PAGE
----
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Best AR Solution Highly Commended: Microsoft

Published: Aug 2020

HC BARS Microsoft

Photo of Saurabh Bhalla, Senior Credit Risk Manager.

Saurabh Bhalla

Senior Credit Risk Manager

Needing little in the way of introduction, Microsoft, founded in 1975, is a worldwide leader in software, services and solutions that help people and businesses realise their full potential.

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How to keep trading and collecting from a customer under bankruptcy protection

The challenge

When a customer files for bankruptcy, one of the first questions is whether to keep doing business or end the relationship. Since companies in bankruptcy usually cannot survive without trade support, they often reach out to suppliers to ask for trade terms, or at least a steady supply of goods (after a Chapter 11 reorganisation bankruptcy is filed).

When any customer files for bankruptcy, the key question for Microsoft is not ‘should we allow business’, but ‘how do we facilitate business and not compromise on credit risk/collection principles’. Microsoft was able to facilitate US$10.2m business (with a US$5m upside) with Pacific Gas & Electric Co (PG&E) which filed for Chapter 11 Bankruptcy in January 2019. By challenging the status quo mindset of not touching companies under bankruptcy protection, through careful due diligence Microsoft was able to increase its top-line.

The solution

One approach to dealing with bankrupt customers is to stop doing business with them. Another is to find alternative ways to enable business and yet manage the credit risk. By taking the latter path, Microsoft achieved a perfect balance between enabling sales and ensuring prompt collections.

It took a top-down approach. In the case of PG&E, the customer was legally permitted to pay for post-petition (post-bankruptcy filing) purchases of goods and services in the ordinary course of business. Microsoft wanted to see how it could facilitate sales, post the customer filing for bankruptcy, and still manage credit risk.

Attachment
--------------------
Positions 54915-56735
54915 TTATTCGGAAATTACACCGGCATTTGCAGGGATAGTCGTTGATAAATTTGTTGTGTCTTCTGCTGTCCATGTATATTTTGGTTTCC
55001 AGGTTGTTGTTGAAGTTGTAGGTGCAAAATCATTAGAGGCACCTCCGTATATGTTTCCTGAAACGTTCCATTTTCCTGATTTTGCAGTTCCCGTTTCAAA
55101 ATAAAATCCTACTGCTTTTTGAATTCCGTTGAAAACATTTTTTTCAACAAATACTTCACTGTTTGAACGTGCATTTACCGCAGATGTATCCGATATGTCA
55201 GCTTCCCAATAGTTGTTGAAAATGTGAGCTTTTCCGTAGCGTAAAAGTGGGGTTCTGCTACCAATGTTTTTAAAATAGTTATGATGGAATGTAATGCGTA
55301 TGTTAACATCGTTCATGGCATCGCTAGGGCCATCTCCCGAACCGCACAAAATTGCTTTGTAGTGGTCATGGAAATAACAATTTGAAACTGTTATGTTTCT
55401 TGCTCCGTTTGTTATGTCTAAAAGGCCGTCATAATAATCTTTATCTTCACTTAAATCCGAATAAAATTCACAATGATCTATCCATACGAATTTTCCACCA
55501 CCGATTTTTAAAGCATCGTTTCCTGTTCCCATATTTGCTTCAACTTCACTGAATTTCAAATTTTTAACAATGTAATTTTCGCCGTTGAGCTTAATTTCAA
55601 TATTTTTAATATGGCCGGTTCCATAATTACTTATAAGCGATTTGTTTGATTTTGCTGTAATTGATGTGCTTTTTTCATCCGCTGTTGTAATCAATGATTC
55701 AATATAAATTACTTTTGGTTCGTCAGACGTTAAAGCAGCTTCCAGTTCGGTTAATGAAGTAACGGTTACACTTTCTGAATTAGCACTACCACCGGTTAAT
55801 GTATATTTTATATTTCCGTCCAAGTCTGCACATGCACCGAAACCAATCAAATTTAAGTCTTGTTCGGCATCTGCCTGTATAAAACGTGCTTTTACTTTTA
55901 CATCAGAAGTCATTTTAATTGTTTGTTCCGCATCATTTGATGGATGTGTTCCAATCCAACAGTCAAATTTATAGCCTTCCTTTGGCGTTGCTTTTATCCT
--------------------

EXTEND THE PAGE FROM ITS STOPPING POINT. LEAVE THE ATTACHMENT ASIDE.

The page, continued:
Since this was a Chapter 11 filing, after going through the court order, PG&E could continue to pay employee wages and benefits without interruption, and also make payments to suppliers and vendors in full, under normal terms, for goods and services provided on or after the bankruptcy filing date.

To ensure that PG&E was willing to make current post-petition payments under contract, Microsoft confirmed this understanding with PG&E in writing. To ensure then that the company had the required budgets and approvals to pay, Microsoft contacted PG&E’s finance leadership, seeking official confirmation through approved POs. Microsoft was then able to match the future billing amounts to approved POs on the customer side. It was necessary to ensure that these POs were reflected on the customer portal, and that Microsoft was able to match invoices to the POs to ensure prompt payment by PG&E.

At the time, the market cap of PG&E was US$10bn, providing adequate comfort. In the end, Microsoft not only facilitated a sale of US$10m in June 2019, but more importantly ensured customer satisfaction without compromising on its own risk principles and due diligence processes. It also ended up collecting all the invoiced amounts on the due date in July.

Best practice and innovation

This case study has now set a benchmark for how Microsoft manages and supports its customers who are going through bankruptcy proceedings. It’s seen as a win-win situation for all, enabling profitable sales for Microsoft and minimal business disruption for the customer. It now has a ready-made standard operating procedure (SOP) on hand.

Key benefits

  • Able to replicate the programme with other customers under bankruptcy protection.

  • Increases customer loyalty, knowing support offered in tough times.

  • Facilitated sale of US$10m.

  • Did not compromise risk principles and due diligence process.

  • Collected all invoice amounts on the due date.

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